When the gripping surface is to be renewed, an Allen wrench is inserted into the relief 34 and the threaded cylindrical member 32 is rotated out of the threaded bore 23. If the threads on member 32 are too deformed to permit removal, the deformed or damaged portion of the threads are desirably removed from the exposed minority portion of the cylindrical member 32, by filing off or otherwise removing the damaged threads from the portion of the threaded member 32 extending beyond the closing plane 16, as illustrated in FIG. 11. Once the damaged minority portion of member 32 is removed, member 32 is rotated by an angle at least equal to the angle 48 formed by the intersection of the radii and chord of member 32, to the position shown in FIG. 12, after which a new, undamaged portion of the threads of member 32 are exposed in the minority portion extending beyond the closing plane 16, renewing the gripping surface. Once the threads are sufficiently “consumed” by use, the member 32 is desirably replaced using the Allen wrench or other installation tool (not shown).
Referring now most particularly to FIG. 13, another embodiment of the present invention may be seen. In this embodiment, bore 230 has a cylindrical axis 50 angularly offset at an angle 52 from the closing plane 16. In this embodiment, the cylindrical threaded member 32 effectively recedes into jaw 14 as the bore proceeds deeper into the jaws toward the pivot member 22. The majority portion of the bore and the cylindrical member is located in jaw 14 in this embodiment, and the minority portion of both the bore and the cylindrical threaded member extend progressively beyond the closing plane 16 into a recess in jaw 12, which may be threaded or smooth to matingly receive the progressively projecting minority portion of the threaded gripping member. To renew this embodiment, a generally parabolic flat is filed on the exposed minority portion of the gripping member, with the flat preferably parallel to the closing plane 16. The gripping member is then rotated to expose undamaged threads beyond the closing plane.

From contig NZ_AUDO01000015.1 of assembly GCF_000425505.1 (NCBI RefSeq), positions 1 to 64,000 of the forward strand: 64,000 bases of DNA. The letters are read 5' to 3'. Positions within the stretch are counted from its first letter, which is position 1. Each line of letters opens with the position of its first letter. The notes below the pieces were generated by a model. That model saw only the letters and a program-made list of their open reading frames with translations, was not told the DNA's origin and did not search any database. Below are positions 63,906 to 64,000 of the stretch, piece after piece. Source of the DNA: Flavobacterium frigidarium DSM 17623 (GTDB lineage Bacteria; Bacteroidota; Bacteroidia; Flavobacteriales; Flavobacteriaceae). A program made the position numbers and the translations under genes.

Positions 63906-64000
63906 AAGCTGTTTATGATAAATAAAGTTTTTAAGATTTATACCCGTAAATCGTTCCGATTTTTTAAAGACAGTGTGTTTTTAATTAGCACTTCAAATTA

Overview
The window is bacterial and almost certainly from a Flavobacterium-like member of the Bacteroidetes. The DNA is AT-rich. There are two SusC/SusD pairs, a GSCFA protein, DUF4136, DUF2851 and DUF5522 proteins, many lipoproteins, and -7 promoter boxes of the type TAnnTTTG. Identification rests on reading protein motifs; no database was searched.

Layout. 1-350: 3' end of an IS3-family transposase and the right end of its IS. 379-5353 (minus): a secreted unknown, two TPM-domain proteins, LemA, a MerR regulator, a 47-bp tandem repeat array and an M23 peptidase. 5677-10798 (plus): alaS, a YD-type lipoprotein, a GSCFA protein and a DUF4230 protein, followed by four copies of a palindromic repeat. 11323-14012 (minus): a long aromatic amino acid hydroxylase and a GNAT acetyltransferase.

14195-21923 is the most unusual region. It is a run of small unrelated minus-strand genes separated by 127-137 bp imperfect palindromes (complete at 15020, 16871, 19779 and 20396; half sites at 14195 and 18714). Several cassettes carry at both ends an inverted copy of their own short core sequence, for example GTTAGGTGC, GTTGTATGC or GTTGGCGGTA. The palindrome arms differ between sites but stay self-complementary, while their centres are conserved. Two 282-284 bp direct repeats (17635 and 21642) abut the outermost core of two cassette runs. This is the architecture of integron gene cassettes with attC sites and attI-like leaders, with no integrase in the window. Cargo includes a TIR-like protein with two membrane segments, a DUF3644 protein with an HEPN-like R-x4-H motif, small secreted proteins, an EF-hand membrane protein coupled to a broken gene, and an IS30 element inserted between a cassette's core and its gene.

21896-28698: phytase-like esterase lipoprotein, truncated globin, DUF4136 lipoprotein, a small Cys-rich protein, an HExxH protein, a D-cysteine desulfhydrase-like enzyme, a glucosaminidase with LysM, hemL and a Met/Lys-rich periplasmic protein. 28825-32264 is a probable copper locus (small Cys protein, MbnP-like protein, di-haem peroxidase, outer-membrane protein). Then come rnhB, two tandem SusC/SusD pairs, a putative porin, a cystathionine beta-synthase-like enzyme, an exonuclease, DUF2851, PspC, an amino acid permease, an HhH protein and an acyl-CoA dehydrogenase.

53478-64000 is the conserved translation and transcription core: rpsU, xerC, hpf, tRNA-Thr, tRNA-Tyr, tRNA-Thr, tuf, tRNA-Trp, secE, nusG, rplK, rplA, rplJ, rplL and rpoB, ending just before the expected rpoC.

When the pliers are to be non-sparking, or non-magnetic or non-scratching, the jaws and handles are preferably made of basic aluminum bronze (approximately 82% Copper, 10% Aluminum, 5% Nickel and 3% Iron) and the cylindrical member is preferably made of beryllium copper (about 2% Beryllium, 98% Copper) and hardened to about HRC 46. The pivot member 22 may also be made of beryllium copper, if desired. It is to be understood to be within the scope of the present invention, however, to make the pliers or the gripping member 32 (or both) out of steel, if desired.
This invention is not to be taken as limited to all of the details thereof as modifications and variations thereof may be made without departing from the spirit or scope of the invention.
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|US7415912||Nov 22, 2005||Aug 26, 2008||Maine Land Research & Development, Inc.||Locking clamp device|
|US7610833 *||Nov 3, 2009||Mccabe Timothy P||Thread gripping tool|
|US7814817||Jan 4, 2008||Oct 19, 2010||Swanstrom Tools Usa Inc.||Manual setting and forming tools|
|US8281637||Oct 9, 2012||Swanstrom Tools Usa Inc.||Forming tools and associated methods|
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|US20070051214 *||Jun 6, 2006||Mar 8, 2007||Maine Land Research & Development||Clamp device|
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|US20080277855 *||Jul 24, 2008||Nov 13, 2008||Maine Land Research & Development, Inc.||Removable clamping member|
|US20100018365 *||Jan 28, 2010||Maine Land Research & Development , Inc.||Removable clamping member|
|US20110041583 *||Aug 17, 2010||Feb 24, 2011||Swanstrom Tools Usa Inc.||Forming tools and associated methods|
|U.S. Classification||81/423, 269/282, 81/426, 269/262|
|Dec 13, 1999||AS||Assignment|
Owner name: SWANSTROM TOOLS USA, INC., WISCONSIN
Free format text: ASSIGNMENT OF ASSIGNORS INTEREST;ASSIGNOR:SWANSTROM, JOHN E. JR.;REEL/FRAME:010459/0995
Effective date: 19991210
|Sep 14, 2007||FPAY||Fee payment|
Year of fee payment: 4
|Sep 23, 2011||FPAY||Fee payment|
Year of fee payment: 8
|Jan 22, 2016||REMI||Maintenance fee reminder mailed|